Jeff Sutherland just did that, he wrote Scrum: The Art of Doing Twice the Work in Half the Time and he clearly considers it the best way of doing things - if Scrum is done right.
It’s an inspiring book with many real-life examples and pieces of advice. Some I followed up, like the OODA principle and some I’d be happy if managers would follow such as the number of people on a team.
And if you’ve never seen a successful agile project (like many of us), then at least you’ll have a few references.
I found this book - like several others - in the monthly reading list, I receive from Ryan Holiday. I was not sure what the biography of a fighter pilot would offer to me, but the subtitle of the book is The Fighter Pilot Who Changed the Art of War. A fighter pilot, who made a difference way beyond his field. That must be interesting. I cannot express with words how fascinating his story is. If I just think about this book, I feel thrilled deep in my bones.
Boyd kept telling his associates that one has to choose between being someone and doing something. It was his famous “to be or to do” speech. He never became a general, but his results, his legacy are still with us. Not only in the military but in the business world too. Even in software development with Scrum and the famous OODA loop.
He clearly decided to do.
He could have been court-martialed at least a dozen times, he was threatened to be fired, to be relocated, yet he had ever-lasting effects fighter tactics, aeroplane design, military and even business strategy.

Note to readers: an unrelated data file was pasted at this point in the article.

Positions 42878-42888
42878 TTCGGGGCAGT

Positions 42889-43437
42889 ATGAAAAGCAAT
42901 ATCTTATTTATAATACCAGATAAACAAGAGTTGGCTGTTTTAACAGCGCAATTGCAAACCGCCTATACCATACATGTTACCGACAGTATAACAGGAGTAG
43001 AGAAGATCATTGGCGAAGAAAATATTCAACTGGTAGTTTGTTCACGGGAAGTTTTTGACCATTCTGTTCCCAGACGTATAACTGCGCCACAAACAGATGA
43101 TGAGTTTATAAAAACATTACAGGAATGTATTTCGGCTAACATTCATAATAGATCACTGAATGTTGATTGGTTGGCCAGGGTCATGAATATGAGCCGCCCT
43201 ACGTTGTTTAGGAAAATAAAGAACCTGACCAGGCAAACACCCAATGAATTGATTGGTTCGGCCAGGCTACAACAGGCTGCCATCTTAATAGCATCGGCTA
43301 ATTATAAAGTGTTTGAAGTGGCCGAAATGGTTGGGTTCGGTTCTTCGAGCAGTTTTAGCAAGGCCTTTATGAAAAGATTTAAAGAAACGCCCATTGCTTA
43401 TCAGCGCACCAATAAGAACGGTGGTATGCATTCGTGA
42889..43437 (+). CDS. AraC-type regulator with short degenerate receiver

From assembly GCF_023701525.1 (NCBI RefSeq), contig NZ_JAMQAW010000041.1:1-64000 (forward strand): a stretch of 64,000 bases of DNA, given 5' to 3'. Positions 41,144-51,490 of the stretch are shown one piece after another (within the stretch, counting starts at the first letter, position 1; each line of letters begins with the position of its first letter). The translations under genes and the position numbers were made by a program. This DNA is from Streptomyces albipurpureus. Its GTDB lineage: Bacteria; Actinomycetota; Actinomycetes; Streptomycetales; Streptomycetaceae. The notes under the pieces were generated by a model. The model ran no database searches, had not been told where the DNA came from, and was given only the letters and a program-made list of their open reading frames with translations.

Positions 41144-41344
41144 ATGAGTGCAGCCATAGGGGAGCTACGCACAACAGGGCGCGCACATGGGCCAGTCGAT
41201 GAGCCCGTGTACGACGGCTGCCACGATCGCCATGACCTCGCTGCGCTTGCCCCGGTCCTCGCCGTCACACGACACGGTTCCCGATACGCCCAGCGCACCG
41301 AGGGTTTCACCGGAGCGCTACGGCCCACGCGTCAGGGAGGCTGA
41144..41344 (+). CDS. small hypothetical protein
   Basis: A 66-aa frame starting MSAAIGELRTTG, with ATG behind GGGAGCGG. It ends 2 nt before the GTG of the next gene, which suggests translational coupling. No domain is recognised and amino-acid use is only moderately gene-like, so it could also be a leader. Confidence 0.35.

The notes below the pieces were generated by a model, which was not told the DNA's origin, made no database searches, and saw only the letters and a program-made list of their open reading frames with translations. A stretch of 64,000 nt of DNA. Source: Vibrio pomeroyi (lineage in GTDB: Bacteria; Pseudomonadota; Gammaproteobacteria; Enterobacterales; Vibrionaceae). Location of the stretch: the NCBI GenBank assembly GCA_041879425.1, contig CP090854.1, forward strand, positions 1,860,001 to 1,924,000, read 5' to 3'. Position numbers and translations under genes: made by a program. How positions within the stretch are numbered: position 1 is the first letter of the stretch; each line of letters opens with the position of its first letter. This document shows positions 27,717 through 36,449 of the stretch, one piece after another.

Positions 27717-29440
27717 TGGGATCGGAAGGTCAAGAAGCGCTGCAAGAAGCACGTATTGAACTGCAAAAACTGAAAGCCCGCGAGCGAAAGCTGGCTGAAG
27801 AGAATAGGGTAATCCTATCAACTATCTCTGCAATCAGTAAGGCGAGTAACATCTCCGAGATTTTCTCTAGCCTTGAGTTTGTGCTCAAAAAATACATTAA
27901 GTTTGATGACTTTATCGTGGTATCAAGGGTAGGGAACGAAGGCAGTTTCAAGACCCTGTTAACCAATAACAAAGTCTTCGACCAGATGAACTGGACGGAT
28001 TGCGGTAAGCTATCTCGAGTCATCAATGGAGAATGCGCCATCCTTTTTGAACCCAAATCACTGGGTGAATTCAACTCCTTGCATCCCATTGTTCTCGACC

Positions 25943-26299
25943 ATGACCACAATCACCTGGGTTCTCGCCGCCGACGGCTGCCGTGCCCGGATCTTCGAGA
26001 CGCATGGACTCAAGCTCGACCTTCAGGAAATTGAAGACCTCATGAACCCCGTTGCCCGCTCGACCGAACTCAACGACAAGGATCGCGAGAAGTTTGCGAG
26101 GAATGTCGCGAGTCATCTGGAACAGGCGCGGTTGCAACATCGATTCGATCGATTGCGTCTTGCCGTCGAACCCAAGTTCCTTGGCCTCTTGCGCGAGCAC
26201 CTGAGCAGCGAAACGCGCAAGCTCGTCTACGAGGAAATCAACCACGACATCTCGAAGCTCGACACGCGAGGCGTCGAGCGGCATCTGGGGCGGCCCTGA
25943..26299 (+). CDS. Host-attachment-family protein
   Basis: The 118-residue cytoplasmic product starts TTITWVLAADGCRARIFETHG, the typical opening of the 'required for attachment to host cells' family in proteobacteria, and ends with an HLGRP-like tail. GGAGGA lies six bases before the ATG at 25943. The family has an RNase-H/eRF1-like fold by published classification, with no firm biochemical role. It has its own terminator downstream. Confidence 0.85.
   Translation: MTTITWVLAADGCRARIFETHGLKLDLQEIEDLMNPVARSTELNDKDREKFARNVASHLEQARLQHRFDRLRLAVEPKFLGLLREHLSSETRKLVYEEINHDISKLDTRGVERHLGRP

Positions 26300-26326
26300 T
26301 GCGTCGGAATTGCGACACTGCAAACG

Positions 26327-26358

A highly recommended read!
The Phoenix Project is a fantastic book that is both a professional book aiming to guide teams and “a novel about IT, DevOps, and how to help your business win”.
It’s written in a style I love the most and I think we have a clear lack of this type of book. It offers both what I’d look for in fiction and in non-fiction books. The author is a great storyteller, he makes you not want to put the book down, not only because you want to learn about DevOps and how to organize properly a modern organization, but also because you are interested in how the story unfolds. Whether the CISO commits suicide or just leaves the city without notifying anyone from the organization or if the main character actually finds another job instead.
The Phoenix Project is a mix of a novel and a cookbook for implanting a successful DevOps mindset. More than that a mindset that will help you turn a dysfunctional IT - business relationship into prospering collaboration.
You’ll love this book if you like books where the author first shares his concepts, then he goes into detail trying to prove why his views are right and then he also examines how his hypotheses could be attacked and why the critics would fail.
If you don’t like people who can only see black or white, but you’d rather prefer people who think in a more balanced way, you’ll love this book.
Therefore while some might think that evolutionary psychology claims that there is only nature and no nurture, it’s wrong. That’s what Steve Steward-Williams also says.
Nurture is important, it’s part of the game. Yet, in many cases, nature is more important and we cannot simply ignore it.
I strongly believe that if you want to have a better understanding of the world, you should delve into the science of evolutionary psychology and this book.
There are the 8 books I liked the most this year. You might be surprised that there is no clear programming book among them. It doesn’t mean that I haven’t read any. I did, and they were really valuable, if I’d recommend one it would be C++ 20: Get the details by Rainer Grimm.
But these books probably give more to your life. And after all, The Phoenix Project is clearly about software engineering.
Please, do share in the comments section your favourite books.